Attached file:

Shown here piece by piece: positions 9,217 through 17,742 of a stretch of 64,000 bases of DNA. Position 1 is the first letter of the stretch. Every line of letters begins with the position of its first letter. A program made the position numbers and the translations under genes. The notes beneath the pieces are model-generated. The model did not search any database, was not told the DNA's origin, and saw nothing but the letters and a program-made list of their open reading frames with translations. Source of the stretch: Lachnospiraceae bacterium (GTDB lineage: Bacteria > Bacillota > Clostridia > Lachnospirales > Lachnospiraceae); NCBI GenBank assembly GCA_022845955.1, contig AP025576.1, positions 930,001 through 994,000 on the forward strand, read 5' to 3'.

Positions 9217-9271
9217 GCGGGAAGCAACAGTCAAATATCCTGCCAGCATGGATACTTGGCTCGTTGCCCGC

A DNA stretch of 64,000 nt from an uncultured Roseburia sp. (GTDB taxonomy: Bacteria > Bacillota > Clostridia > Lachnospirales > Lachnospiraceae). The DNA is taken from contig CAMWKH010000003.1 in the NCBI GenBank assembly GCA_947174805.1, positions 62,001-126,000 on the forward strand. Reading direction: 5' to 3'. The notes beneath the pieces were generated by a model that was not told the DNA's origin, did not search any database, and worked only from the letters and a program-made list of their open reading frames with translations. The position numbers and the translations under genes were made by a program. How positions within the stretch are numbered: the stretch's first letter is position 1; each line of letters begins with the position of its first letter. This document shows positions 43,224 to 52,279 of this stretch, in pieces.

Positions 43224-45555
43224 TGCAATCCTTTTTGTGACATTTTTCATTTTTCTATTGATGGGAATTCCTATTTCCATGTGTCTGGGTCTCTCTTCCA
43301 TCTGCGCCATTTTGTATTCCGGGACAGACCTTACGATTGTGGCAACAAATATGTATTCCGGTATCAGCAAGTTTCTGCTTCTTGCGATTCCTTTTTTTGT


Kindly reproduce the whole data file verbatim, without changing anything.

Shown here piece by piece: positions 9,217 through 17,742 of a stretch of 64,000 bases of DNA. Position 1 is the first letter of the stretch. Every line of letters begins with the position of its first letter. A program made the position numbers and the translations under genes. The notes beneath the pieces are model-generated. The model did not search any database, was not told the DNA's origin, and saw nothing but the letters and a program-made list of their open reading frames with translations. Source of the stretch: Lachnospiraceae bacterium (GTDB lineage: Bacteria > Bacillota > Clostridia > Lachnospirales > Lachnospiraceae); NCBI GenBank assembly GCA_022845955.1, contig AP025576.1, positions 930,001 through 994,000 on the forward strand, read 5' to 3'.

Positions 9217-9271
9217 GCGGGAAGCAACAGTCAAATATCCTGCCAGCATGGATACTTGGCTCGTTGCCCGC

A DNA stretch of 64,000 nt from an uncultured Roseburia sp. (GTDB taxonomy: Bacteria > Bacillota > Clostridia > Lachnospirales > Lachnospiraceae). The DNA is taken from contig CAMWKH010000003.1 in the NCBI GenBank assembly GCA_947174805.1, positions 62,001-126,000 on the forward strand. Reading direction: 5' to 3'. The notes beneath the pieces were generated by a model that was not told the DNA's origin, did not search any database, and worked only from the letters and a program-made list of their open reading frames with translations. The position numbers and the translations under genes were made by a program. How positions within the stretch are numbered: the stretch's first letter is position 1; each line of letters begins with the position of its first letter. This document shows positions 43,224 to 52,279 of this stretch, in pieces.

Positions 43224-45555
43224 TGCAATCCTTTTTGTGACATTTTTCATTTTTCTATTGATGGGAATTCCTATTTCCATGTGTCTGGGTCTCTCTTCCA
43301 TCTGCGCCATTTTGTATTCCGGGACAGACCTTACGATTGTGGCAACAAATATGTATTCCGGTATCAGCAAGTTTCTGCTTCTTGCGATTCCTTTTTTTGT